First leg: Midland, TX to Canyon, TX: 222 miles
Second leg: Canyon, TX to Tulsa, OK 381 miles
Music for first leg: none, Brad and I wouldn’t shut up long enough to listen to music.
Music for second leg: a bit of Sonia Dada.
What I read before bed that night: nothing. I was too exhausted from driving.
Sunday Brad and I were outta there.
Did a bit of last minute driving around Midland to see a few places, then snatched him and hit the road.
But not before stopping to drop a postcard in a mailbox. Problem was that, after I’d dropped it, Brad commented that the complex looked kind of old.
I looked and couldn’t breathe.
This one last thing, this one last image of Midland, is of boarded over doors, broken windows, chipped paint, overgrown weeds.
“They might not even pick this mail up,” Brad said.
Turns out they did, but it look a helluva long time for that postcard to get where it was going.
So we left and I realized it was over.
The weekend had gone well. I hadn’t embarrassed myself, had mended a few fences, and had laughed quite a bit. That’s a good few days. Add in the book sales and all was well in my world.
I realized, too, that in an odd way, now that all the emotional bullshit and high school baggage has been jettisoned, I’m looking forward to the next one. Thirty years ain’t that far off….
So we headed north for Canyon, Texas, home of West Texas State University. At least, that’s what they used to call it, before the entire university went on the auction block and Texas A & M snatched it up for a regional campus.
(why in hell Texas Tech, mere miles down the road from WTSU, didn’t grab the university for their empire is beyond me…yet another example of Tech screwing up a nearly free lunch)
Every summer, the three band directors most influential in my life teach at a band camp. Brad and I had each gone to that camp year after year after year. It was foundational in our lives.
So we decided to stop and see those three men: Randy Storie, Bruce Collins, and Don LeFevre.
It was incredible. Bruce and Don didn’t know we were coming until just a few minutes before and I think all of us got entirely more emotional than we were comfortable with. I hadn’t seen Bruce or Don since high school graduation and it was the most amazing thing.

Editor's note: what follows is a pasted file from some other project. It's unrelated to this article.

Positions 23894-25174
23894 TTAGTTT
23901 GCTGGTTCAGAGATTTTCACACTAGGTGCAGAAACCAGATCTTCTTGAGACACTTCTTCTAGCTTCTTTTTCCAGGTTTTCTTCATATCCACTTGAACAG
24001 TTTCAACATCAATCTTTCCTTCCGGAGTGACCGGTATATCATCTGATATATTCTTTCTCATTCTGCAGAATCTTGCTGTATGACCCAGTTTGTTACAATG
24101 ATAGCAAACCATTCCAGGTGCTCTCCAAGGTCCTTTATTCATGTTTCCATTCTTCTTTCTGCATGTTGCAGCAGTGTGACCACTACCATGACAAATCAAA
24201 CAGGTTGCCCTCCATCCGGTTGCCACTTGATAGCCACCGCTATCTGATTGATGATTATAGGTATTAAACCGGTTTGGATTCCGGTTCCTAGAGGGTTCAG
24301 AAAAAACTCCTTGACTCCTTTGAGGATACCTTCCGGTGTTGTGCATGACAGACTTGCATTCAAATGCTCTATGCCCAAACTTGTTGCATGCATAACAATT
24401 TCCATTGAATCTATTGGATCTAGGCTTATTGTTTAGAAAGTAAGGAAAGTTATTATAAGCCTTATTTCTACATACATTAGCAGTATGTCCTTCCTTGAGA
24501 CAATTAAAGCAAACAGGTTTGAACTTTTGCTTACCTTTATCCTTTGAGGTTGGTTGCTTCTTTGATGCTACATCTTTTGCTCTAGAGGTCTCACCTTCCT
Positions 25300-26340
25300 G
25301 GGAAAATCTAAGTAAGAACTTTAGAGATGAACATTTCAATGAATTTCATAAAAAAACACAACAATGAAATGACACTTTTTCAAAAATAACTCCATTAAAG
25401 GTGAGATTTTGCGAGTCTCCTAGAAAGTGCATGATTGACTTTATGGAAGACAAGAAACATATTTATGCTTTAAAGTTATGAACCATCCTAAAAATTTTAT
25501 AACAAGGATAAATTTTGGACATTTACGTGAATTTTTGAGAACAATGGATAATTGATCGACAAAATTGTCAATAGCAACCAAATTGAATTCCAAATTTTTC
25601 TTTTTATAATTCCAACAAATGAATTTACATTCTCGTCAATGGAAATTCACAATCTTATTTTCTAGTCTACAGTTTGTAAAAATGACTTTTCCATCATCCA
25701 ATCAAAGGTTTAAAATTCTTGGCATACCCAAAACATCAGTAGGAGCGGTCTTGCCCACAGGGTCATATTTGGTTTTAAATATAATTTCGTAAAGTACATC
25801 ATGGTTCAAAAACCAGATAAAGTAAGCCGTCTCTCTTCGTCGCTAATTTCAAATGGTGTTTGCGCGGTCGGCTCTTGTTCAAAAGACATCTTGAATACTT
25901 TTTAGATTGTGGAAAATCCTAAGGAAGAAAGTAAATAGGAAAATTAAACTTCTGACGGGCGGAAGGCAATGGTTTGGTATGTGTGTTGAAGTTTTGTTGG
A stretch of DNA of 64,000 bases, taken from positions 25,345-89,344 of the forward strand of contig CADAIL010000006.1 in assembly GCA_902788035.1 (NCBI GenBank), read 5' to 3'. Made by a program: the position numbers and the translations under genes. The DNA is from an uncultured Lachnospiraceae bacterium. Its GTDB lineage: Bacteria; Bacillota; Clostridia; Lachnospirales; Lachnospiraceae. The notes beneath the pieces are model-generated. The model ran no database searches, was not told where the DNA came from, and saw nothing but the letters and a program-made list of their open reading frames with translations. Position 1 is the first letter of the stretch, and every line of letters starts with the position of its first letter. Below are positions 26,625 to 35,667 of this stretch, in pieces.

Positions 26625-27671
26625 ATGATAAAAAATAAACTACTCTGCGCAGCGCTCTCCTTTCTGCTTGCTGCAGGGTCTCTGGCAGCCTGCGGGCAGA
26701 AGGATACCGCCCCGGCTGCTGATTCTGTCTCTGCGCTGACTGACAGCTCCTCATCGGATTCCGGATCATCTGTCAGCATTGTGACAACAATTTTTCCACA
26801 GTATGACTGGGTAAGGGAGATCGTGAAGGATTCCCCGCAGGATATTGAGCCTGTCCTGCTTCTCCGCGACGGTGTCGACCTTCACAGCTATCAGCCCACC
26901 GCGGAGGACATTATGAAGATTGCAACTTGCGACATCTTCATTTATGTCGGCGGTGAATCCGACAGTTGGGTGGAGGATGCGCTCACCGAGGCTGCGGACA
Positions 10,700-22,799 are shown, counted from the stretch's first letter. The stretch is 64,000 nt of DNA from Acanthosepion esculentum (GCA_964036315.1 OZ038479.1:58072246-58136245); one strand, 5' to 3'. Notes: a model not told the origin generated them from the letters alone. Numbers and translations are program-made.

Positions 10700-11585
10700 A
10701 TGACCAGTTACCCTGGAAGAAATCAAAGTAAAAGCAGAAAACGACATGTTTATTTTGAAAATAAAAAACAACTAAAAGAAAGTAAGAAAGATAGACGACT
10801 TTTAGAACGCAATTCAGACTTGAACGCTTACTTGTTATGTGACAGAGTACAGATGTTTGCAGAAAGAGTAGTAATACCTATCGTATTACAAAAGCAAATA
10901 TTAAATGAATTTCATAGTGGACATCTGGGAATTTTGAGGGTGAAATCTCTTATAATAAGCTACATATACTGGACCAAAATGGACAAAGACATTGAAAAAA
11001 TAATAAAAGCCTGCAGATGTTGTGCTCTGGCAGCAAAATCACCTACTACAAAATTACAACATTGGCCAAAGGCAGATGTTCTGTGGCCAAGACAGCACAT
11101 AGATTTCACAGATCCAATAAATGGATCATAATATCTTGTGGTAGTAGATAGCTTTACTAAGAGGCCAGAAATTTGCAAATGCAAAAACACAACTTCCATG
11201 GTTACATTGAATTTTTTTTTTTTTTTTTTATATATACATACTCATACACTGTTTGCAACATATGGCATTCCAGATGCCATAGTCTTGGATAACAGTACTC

All three men were exactly the same with the same sense of humor and love for their students and their music. We ended up grabbing dinner and sat for a couple of hours telling all the old stories and laughing and carrying on.
Randy Storie was my high school director and he and I battled it out constantly. He threw me out of band about every ten minutes and the next day I’d come wandering back as though nothing had happened.
But Bruce Collins was the man who got me where I needed to be. Brad and I were always together in music and he always did just a bit better than me. More natural talent and a better innate ability to understand music.
And when I’d get frustrated at my inability to beat him in a chair tryout, I’d want to quit.
Bruce never let me. Basically taught me that as long as I did as well as I can, then I have nothing to worry about, corny as that sounds. But he also taught me to keep hammering away and eventually, I’ll get where I want to be.
That lesson has served me in good stead in my writing. Keep writing, keep submitting, keep on keeping on and you’ll get somewhere.
But also in Canyon, we discovered that an old private teacher from Midland had managed to scratch and claw his way into a management position.
WTF? This guy was a moron way back when. In fact, I was never totally sure about him. When I’d finish a lesson, he’d slap me on the ass as we walked down the hallway. Never really knew if he was going to shove his tongue down my throat or not.
His was not a name I’d ever expected to hear again.
With that ringing in my ears like a two-by-four to the head, I drove outta Canyon and settled in for a few hours driving.
After a couple of hours, we stopped in a tiny hamlet called Alanreed, Texas
I noticed, in this odd little gas station/market/hotel, they had some miniature bottles of Jack Daniels and Jim Beam. Being contrary, I asked if they had Jameson’s.
“We got Jack and Jim.”
“No, Jameson’s huh?”
“Jack and Jim.”
“Too bad. I’d love some Jameson’s.”
She looked at me like I was completely stupid. “Jack and Jim. And tequila.”
As though the sudden addition of tequila made everything okay.
So we left. And drove and drove. We talked all night, listened to a tiny bit of music, but mostly just talked. The years between us, though we’ve kept in touch, melted away. We jabbered and jabbered and then found ourselves in Tulsa for the night.
Nothing funny happened on the road. Nothing dramatic or scary or anything else. It was just two best friends putting miles behind them and making sure every connection was plugged in tight.
That’s what most of the weekend had been, in fact. Making sure every friend out there who’d moved away or moved on or whatever was still connected.
To my delight, they all were.